The six-member all-male band received special permission to leave the country to represent Ukraine and Ukrainian culture in the music competition. One of the original members remained to fight, and the others will return to Ukraine in two days, when their temporary exit permits expire.

Before traveling to Italy, Psiuk headed a volunteer organization he founded at the start of the war that uses social media to help find transportation and shelter for people in need.

“It is difficult to say what I will do, because this is the first time I have won Eurovision,” Psuik said. “Like any Ukrainian, I am ready to fight and go to the end.”

Although support for Ukraine in the singing contest was ultimately overwhelming, the contest remained wide open until the final popular votes were counted. And war or not, fans from Spain, Great Britain and elsewhere who entered the PalaOlimpico headquarters from all over Europe were cheering for the victory of their country.

However, Ukrainian music fan Iryna Lasiy said she feels global support for her warring country and “not just music”.

Russia was excluded this year after the February 24 invasion of Ukraine, a move organizers said was intended to keep politics out of context that promotes diversity and friendship between nations.

Back in Ukraine, in the battered northeastern city of Kharkiv, the Kalush Orchestra’s participation in Eurovision is seen as yet another platform for the nation to gain international support.

“The whole country is growing, everyone in the world is supporting us. This is extremely beautiful,” said Julia Vashenko, a 29-year-old teacher.

“I believe that wherever there is Ukraine now and there is an opportunity to talk about war, we need to talk,” said Alexandra Konovalova, a 23-year-old makeup artist in Kharkiv. “Every competition matters now, thanks to them, more people get to know what’s going on now.”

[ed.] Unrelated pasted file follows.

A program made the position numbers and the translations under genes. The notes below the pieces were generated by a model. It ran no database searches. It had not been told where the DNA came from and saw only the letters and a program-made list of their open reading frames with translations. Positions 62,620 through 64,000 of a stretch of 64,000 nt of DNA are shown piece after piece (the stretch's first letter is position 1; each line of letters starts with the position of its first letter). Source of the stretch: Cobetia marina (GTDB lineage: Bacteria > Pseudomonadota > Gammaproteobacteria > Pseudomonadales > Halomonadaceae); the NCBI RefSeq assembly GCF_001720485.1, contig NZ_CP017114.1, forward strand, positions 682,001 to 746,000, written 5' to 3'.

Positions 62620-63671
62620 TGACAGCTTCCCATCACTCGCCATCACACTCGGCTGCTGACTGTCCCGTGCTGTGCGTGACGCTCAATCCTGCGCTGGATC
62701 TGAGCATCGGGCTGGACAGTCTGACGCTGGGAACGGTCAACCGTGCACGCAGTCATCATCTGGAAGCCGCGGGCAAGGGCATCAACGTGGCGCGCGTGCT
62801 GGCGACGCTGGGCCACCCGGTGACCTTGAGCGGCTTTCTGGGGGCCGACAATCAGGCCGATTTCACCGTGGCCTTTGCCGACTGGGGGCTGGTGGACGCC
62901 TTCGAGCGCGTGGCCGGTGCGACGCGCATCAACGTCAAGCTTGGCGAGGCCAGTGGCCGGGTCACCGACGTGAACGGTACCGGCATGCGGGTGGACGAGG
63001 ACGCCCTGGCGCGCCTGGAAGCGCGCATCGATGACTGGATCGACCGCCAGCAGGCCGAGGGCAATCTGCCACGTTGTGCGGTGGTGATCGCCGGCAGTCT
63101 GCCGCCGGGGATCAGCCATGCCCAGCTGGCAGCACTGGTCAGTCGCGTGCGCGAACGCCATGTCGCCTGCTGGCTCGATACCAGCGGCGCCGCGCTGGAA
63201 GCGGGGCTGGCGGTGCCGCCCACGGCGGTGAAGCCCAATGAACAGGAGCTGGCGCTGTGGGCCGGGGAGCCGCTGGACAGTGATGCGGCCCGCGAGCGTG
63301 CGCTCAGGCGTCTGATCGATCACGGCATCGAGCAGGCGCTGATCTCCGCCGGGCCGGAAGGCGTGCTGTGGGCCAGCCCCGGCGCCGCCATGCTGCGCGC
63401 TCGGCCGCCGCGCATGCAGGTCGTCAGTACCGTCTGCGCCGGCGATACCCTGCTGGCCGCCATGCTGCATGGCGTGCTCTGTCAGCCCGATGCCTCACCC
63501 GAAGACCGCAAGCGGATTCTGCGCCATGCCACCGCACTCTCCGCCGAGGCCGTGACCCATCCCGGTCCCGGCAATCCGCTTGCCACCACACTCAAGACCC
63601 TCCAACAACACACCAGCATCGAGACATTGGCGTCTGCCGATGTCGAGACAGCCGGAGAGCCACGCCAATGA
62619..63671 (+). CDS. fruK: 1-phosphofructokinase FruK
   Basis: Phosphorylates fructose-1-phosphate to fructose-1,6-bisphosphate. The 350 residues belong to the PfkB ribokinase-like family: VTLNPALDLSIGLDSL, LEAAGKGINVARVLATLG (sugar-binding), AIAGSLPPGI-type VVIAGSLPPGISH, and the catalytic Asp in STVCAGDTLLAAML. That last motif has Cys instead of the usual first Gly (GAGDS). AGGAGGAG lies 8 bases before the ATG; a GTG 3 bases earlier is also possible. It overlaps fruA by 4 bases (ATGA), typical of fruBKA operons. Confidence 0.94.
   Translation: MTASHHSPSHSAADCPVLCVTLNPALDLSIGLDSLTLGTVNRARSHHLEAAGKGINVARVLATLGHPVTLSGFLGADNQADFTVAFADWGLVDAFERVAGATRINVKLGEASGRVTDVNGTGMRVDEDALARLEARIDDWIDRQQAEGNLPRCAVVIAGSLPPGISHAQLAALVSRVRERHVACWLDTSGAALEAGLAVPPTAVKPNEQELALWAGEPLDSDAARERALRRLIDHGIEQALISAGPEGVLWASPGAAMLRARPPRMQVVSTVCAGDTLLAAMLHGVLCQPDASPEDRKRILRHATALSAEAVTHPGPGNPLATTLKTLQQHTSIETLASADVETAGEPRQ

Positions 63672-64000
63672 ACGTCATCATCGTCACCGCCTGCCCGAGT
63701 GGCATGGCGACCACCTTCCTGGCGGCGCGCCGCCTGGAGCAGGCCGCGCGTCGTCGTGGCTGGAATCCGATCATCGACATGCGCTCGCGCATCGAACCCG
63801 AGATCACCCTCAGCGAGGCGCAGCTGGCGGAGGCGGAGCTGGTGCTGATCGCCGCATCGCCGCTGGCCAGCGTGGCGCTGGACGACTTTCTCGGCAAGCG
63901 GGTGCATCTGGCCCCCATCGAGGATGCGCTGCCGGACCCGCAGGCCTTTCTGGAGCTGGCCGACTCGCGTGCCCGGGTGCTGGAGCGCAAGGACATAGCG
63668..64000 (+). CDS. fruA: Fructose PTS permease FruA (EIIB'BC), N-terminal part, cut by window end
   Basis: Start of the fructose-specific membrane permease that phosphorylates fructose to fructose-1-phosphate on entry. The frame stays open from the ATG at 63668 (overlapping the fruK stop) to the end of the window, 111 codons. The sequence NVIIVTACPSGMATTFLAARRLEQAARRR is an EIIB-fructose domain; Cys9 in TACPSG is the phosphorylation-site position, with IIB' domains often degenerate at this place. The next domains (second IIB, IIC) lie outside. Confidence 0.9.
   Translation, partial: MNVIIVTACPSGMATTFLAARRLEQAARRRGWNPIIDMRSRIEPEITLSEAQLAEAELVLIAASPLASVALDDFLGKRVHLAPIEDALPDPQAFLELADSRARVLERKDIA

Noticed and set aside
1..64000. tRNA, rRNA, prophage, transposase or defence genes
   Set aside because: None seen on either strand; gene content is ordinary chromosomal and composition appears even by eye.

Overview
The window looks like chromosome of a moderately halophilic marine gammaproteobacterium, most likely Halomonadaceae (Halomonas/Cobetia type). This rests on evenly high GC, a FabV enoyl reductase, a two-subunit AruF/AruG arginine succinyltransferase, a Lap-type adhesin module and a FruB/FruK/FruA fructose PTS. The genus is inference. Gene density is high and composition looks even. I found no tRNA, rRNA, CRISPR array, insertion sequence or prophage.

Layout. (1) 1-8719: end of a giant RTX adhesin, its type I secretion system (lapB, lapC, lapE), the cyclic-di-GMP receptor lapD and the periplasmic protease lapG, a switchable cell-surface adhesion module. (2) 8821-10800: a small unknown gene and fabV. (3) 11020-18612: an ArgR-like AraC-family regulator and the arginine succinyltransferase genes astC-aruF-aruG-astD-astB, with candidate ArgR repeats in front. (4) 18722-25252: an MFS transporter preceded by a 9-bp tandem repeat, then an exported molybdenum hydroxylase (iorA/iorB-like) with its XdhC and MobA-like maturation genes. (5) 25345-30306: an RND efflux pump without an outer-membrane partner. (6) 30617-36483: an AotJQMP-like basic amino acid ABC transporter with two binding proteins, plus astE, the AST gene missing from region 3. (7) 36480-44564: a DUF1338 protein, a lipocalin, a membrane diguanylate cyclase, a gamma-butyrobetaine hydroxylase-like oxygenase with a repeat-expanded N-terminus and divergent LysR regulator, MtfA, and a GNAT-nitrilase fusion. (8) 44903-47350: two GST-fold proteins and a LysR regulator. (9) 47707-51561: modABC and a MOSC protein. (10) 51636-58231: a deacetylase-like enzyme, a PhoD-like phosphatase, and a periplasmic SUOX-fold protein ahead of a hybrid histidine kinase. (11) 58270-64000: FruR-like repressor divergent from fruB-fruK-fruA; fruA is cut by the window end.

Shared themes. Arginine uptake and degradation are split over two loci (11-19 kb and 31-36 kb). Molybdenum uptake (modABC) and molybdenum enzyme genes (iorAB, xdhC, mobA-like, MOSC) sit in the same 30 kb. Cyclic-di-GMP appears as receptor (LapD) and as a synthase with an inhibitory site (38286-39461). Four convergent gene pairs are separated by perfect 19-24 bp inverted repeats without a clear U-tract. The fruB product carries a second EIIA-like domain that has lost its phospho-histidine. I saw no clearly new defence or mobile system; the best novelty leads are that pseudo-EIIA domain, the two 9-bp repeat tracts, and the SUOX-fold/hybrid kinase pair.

Ukrainians in Italy were too using the Eurovision event as the backdrop for a flash mob this week to ask Mariupol for help. About thirty Ukrainians gathered in a bar in Milan to follow the broadcast, many wearing a flamboyant bucket hat like Psiuk’s sports one, in support of the band.

“We are so happy that he asked to help save people in Mariupol,” lawyer Zoia Stankovska said during the show. “Oh, this victory brings so much hope.”


Cornelia Jakobs from Sweden arrives for the Eurovision Song Contest Grand Final at the Palaolimpico in Turin, Italy on Saturday 14 May 2022. (AP Photo / Luca Bruno)

Cornelia Jakobs from Sweden arrives for the Eurovision Song Contest Grand Final at the Palaolimpico in Turin, Italy on Saturday 14 May 2022. (AP Photo / Luca Bruno)

The winner takes home a trophy with a glass microphone and a potential career boost, although the Kalush Orchestra’s primary concern is peace.

The event was hosted by Italy after local rock band Maneskin won last year in Rotterdam. The victory brought the Roman band to international fame, opening for the Rolling Stones and appearing on Saturday Night Live and numerous magazine covers in their typically genderless costume.

Twenty bands were chosen in two semi-finals this week and competed alongside the Big Five of Italy, Great Britain, France, Germany and Spain, who have permanent seats thanks to their financial support for the competition.

Ukrainian commentator Timur Miroshnichenko, who voices the Ukrainian Eurovision broadcast, was attending from a basement in an unfamiliar location rather than from his usual TV studio.

“On the fifth or fourth day of the war, they shot our TV tower in Kiev,” he said. To continue broadcasting, “we had to move underground somewhere in Ukraine”.

Showing Eurovision in Ukraine was important, online and on TV, he said.

“This year, I think it’s more symbolic than ever,” Miroshnichenko said.


Ukraine was able to participate in the music competition “thanks to the Ukrainian armed forces and the resistance of our people,” he said.